There is, on the one hand, a sense of fulfilment in honing in on an individual perspective through the chaos, connecting on a personal level, and capturing a portrait against the crowd. As an assignment during the workshop, for instance, Marrow’s interpretation of Delhi resulted in a short series of men reading newspapers. “That is Delhi to my mind; a quiet bastion of calm, surrounded by the chaos of the streets.”

On the other hand is the thrill of making sense of the chaos, or giving in to it, in the face of the colour, noise, congestion, an overwhelming number of subjects, and an overall sensory overload. Like Beech’s way of processing the chaos, which resulted in the project Motorcycles in Small Alleyways. “The concept of riding a motorcycle at high speed down a tiny alleyway seems ludicrous to me from my perspective as a motorcyclist, a photographer, and someone walking down the small alleyway in question. However, like much of the chaos in India, it seemed to just work!”


©Parth Gupta/Prints for India

It’s these contradictions — the logic driving the chaos — that have long attracted photographers to the country, and inspired them in different ways. “India is simply a place where all is possible and that is always a good place to be in,” says Li. While Fitzgerald recalls that hitting the streets as a woman certainly has its challenges, for her, it’s a particular “feeling” that photographers want to capture. “It seems to be an infinite melting pot of stories to tell, and India’s unexpectedness will always be alluring,” she says. For Beech, the allure lies in the people, and all the life that is lived out in the open. “For me, the people have always been so warm, kind, open, and positive, as well as incredibly photogenic!” says Beech. And Marrow simply finds it a “photogenic country.”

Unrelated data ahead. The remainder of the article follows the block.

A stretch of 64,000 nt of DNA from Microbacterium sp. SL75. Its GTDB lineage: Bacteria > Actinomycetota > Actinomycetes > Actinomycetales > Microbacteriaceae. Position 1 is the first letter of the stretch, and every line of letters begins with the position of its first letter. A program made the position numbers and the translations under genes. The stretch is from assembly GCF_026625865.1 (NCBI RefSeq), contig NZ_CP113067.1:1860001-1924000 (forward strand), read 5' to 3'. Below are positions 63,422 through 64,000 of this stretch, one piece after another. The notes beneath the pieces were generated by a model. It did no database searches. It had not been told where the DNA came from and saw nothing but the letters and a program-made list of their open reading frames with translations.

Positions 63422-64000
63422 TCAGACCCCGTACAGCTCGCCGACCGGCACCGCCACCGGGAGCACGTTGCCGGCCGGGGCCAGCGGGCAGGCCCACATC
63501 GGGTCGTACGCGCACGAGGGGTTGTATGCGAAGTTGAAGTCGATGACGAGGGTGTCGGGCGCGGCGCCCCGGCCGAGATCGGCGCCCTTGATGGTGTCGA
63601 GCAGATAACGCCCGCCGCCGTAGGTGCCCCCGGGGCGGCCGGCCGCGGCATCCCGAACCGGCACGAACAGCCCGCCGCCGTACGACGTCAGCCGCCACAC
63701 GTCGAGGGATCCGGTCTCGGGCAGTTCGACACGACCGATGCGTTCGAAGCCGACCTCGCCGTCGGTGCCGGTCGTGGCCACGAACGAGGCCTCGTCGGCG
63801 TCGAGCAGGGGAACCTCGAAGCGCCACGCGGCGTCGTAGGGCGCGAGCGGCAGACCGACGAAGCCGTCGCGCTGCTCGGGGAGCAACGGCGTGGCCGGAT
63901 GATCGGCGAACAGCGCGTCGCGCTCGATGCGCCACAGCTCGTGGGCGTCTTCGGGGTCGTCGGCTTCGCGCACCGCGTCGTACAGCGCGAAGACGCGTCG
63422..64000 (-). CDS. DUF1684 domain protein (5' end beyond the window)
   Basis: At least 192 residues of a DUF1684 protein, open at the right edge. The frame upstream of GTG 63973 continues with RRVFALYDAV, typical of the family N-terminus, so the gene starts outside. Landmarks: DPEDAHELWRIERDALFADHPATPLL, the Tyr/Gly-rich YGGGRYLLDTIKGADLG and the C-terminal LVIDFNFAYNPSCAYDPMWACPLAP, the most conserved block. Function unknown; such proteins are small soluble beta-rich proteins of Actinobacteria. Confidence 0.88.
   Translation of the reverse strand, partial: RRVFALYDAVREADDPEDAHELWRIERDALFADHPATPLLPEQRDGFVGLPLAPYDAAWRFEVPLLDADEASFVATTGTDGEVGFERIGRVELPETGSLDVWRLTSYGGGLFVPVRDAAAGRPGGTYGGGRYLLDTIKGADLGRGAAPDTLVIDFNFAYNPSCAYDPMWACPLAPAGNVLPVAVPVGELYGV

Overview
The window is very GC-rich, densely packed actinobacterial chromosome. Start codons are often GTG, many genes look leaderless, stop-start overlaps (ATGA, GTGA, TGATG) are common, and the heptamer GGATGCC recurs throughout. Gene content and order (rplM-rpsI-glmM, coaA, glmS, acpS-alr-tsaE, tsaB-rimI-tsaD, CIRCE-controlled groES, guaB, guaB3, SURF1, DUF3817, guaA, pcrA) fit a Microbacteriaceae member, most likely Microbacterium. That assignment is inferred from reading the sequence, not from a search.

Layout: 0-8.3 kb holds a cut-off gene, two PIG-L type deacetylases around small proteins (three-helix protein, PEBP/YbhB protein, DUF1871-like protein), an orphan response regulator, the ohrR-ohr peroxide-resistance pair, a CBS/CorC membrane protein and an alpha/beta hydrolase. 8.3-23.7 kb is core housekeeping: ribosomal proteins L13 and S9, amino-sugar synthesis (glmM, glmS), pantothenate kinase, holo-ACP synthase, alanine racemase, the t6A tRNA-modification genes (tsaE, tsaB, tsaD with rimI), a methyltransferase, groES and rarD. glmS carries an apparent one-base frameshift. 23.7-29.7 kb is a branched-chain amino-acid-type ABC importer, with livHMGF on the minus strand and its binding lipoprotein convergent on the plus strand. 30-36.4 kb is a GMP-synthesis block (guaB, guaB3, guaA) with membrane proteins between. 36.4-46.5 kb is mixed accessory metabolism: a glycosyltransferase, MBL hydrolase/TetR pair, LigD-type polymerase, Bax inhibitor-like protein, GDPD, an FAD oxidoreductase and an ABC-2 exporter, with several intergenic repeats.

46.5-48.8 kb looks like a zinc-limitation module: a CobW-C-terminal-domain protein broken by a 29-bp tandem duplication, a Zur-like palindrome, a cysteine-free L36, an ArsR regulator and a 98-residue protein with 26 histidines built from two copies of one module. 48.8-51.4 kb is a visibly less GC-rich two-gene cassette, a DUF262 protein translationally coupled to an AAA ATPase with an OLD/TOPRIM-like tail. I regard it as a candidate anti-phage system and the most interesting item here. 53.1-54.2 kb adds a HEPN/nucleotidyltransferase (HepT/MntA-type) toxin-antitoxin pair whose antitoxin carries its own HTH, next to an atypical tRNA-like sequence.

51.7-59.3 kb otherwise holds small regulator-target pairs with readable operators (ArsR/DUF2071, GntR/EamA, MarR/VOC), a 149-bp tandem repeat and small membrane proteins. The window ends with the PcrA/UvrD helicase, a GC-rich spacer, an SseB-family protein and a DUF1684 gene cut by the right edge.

©Ole Witt/Prints for India

Even as photography allowed each to express their own perspective, the art form is also a way of opening one’s eyes to unusual, underrated, or otherwise inaccessible places, and makes one aware of the lives, triumphs, and struggles of the people inhabiting those spaces.


©Matilde Gattoni/Prints for India

And as the four now use photographs to raise funds for India’s most vulnerable, they also consider the larger role of pictures, especially documentary photography, in society. Not only does it raise awareness, but it also nudges feeling and care for the subject, which results in a viewer taking action.

“From my perspective,” says Beech, “documentary photography records things prior to them changing. This is becoming increasingly important in a fast-moving world where unfounded and reactive claims are made at an alarming rate.” And while no individual’s work can be entirely objective, “to have a range of voices from across the spectrum starts to make some sense of situations and bring some order to the chaos,” he adds.

The overwhelming response they have received to Prints for India thus far speaks of the power of a photograph, and of the empathy and solidarity that images and visual narratives can evoke.

“Beyond this,” says Li, “my hope is that our initiative, and the many photo fundraisers around the world, could begin joining forces in having a larger conversation about the relevance and impact of visual storytelling, and especially documentary photography, in times like these.”


©Marc Ressang/Prints for India


©Ed Kashi/Prints for India


©Carlo Bevilacqua/Prints for India


©Anurag Banerjee/Prints for India

Prints for India sales are open till 22 May. Find more information here.